“’When they used to separate children … far fewer people would come, and we've been on a humane basis, it's pretty bad,’ (President) Trump told Maria Bartiromo, host of Fox News’ ‘Sunday Morning Futures,’ in a phone interview. ‘We go out and we stop the separation. The problem is, you have 10 times more people coming up with their families. It's like Disneyland now,’ he continued.” – POLITICO
Commentary: My son looked at me incredulously. “This was a fun place when you were a kid?”
“Disneyland was different then,” I said, affecting a thousand-yard stare so as to avoid catching my wife’s eye.
In the early 1980's I would spend 362 days of the year anticipating three days with my grandparents visiting the happiest place on earth. Those visits to the park’s themed neighborhoods — Frontierland, Adventureland, and so forth — were the highlight of my year.
The newest addition, Trump Borderland, was rather dreary. No fairy tale castle wall here, but an armed fortress surrounded by concrete and steel bollard structures, which the brochure insists are “beautiful.”
To start with, the lines to get into the happiest place on earth, always famously long, now take several months or even years. We got there before the new policy of taking cheek swabs of everyone in line to make sure families are actually related, but my children were checked to make sure they weren't small adults wearing kids' clothes.
Fortunately, my children are young and our family is not fleeing for its life from despotic regimes, economic collapse, environmental destruction of farmland or ceaseless gang warfare and recruitment. Because that would be off-putting.
Disneyland always presented a distinctly bent image of the United States and the rest of the world, but Trump Borderland seemed darkly estranged from reality.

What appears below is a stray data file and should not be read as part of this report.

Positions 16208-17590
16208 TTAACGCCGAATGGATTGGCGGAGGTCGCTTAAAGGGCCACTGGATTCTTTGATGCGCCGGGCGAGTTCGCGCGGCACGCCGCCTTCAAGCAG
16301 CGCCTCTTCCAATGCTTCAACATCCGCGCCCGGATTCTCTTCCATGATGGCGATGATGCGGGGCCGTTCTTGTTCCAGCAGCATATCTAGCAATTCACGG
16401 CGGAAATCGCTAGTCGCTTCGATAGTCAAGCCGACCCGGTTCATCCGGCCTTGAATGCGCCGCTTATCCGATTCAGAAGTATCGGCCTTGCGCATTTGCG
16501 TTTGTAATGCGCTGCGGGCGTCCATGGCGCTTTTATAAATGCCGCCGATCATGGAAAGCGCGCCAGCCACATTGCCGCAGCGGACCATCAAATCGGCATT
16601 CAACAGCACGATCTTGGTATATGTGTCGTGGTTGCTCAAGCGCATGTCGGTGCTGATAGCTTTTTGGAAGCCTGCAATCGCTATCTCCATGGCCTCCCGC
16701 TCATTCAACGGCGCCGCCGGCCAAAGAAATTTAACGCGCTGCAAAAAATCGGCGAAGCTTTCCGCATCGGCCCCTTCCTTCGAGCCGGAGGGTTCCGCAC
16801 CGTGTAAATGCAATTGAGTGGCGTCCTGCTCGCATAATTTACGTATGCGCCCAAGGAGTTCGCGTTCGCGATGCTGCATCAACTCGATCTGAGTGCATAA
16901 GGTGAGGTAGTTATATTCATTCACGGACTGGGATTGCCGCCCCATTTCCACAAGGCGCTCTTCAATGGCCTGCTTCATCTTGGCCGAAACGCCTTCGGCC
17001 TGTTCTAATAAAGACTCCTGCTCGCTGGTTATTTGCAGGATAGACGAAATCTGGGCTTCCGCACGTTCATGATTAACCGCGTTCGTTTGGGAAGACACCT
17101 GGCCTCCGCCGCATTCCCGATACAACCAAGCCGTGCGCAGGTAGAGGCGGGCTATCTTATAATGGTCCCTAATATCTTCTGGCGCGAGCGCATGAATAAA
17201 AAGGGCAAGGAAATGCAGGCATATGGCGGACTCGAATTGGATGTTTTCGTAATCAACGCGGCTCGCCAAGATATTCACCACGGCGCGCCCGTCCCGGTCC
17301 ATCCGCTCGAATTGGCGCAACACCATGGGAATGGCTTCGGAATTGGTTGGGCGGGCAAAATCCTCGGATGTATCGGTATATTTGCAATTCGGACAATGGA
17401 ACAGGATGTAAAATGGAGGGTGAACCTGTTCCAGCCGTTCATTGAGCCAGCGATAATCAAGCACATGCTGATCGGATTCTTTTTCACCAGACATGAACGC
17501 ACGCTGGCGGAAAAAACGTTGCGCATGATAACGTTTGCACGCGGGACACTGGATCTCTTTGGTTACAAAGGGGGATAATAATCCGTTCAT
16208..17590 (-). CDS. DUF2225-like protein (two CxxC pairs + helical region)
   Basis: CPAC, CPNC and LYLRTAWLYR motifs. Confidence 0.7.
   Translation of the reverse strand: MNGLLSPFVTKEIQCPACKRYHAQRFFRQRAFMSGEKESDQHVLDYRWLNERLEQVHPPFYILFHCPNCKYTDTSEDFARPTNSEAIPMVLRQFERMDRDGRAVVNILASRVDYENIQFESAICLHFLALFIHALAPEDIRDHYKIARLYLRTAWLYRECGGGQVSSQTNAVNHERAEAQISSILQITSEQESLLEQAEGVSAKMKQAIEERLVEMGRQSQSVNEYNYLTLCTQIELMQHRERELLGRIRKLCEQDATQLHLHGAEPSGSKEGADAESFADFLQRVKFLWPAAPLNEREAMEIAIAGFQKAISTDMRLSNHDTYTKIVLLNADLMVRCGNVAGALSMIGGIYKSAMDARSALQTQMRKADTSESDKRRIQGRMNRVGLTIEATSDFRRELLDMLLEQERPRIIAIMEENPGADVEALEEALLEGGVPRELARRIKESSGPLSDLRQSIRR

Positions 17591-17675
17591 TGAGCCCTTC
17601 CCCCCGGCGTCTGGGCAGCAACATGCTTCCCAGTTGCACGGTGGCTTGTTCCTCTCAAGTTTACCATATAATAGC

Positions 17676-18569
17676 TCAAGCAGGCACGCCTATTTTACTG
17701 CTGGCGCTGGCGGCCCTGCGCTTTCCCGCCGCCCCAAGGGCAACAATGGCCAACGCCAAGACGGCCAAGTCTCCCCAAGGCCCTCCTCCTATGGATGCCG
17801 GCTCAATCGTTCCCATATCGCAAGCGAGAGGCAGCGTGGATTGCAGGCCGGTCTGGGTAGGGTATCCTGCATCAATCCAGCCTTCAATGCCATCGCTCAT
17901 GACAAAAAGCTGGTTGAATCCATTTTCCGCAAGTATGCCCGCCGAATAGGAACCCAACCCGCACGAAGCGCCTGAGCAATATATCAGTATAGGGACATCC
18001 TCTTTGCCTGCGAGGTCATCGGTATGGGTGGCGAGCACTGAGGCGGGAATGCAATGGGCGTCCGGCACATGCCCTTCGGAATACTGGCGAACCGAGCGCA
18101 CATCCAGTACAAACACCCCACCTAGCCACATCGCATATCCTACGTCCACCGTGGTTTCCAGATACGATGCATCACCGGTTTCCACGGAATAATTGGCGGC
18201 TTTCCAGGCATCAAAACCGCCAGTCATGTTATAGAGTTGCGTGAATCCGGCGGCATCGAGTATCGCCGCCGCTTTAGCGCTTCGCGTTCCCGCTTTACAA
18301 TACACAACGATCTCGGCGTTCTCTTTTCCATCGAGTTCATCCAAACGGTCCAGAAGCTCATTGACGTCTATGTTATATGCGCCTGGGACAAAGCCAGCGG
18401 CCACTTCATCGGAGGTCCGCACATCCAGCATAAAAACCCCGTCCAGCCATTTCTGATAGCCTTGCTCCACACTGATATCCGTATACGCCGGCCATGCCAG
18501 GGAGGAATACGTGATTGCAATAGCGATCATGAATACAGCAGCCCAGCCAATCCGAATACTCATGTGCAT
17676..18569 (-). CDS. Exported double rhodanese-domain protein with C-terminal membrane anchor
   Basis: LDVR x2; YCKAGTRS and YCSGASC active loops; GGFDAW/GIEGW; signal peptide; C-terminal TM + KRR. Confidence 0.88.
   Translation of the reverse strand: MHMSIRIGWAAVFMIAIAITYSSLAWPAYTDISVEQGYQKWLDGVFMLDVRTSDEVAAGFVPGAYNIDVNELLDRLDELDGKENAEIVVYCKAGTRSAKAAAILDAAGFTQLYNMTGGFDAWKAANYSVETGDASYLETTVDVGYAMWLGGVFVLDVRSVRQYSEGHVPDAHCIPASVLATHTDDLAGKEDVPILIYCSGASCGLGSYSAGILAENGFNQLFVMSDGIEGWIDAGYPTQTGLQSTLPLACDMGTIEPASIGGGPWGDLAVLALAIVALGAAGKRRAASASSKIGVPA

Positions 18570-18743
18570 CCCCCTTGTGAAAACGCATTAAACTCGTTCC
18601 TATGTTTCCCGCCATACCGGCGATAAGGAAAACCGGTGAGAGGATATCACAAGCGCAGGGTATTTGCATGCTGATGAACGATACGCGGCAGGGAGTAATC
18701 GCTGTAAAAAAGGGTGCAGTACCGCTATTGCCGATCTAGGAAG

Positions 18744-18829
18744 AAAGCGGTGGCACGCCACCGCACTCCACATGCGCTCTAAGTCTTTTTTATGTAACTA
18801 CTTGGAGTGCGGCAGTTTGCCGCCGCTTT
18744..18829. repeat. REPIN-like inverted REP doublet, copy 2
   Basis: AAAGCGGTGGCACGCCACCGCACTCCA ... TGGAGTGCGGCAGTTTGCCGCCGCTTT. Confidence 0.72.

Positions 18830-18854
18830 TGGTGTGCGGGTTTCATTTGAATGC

Illegal crossings peaked decades ago, but asylum applications are way up in recent years. The Department of Justice records more applications in the first quarter of 2019 than annual totals as recently as 2013.
The causes of this refugee crisis were dramatized at the redesigned Epcot Center, and its international exhibitions have been greatly simplified: the map of our continent was reduced to Canada and the U.S., Mexico, and the rest as "Mexico-ish," a mass of maybe-socialist countries rife with infectious disease despite their high vaccination rates.
Trump Borderland’s overall mood had infected other parts of the park as well.
“It’s A Small World” was a rather depressing ride, with the singing dolls frequently being interrupted and asked to show their papers.
“Mr. Toad’s Wild Ride” was gone, and instead families were packed into the back of a van and taken for a high-speed cruise across New Mexico’s Bootheel region without seat belts.
The Thunder Mountain railroad, one of my childhood favorites, still offered a breakneck ride, but it ended by depositing us on a street in Las Cruces, leaving us to work out how to get back to the park.
When we got there, park officials asked us to explain why we left and why we wanted to come back.
Despite our disappointment, it still seemed a privilege to pack for a trip with my family and travel somewhere far from home for some amusement and recreation, rather than a desperate march across a continent by tens of thousands of parents and childreneach month.
"Where do you want to go the next time we can afford a vacation and take time off from all of our jobs?" I asked the family on our way home.
My youngest son suggested Sea World. He heard about a playground there constructed entirely from ocean plastic removed from a beached whale.
Childhood isn't what it once was.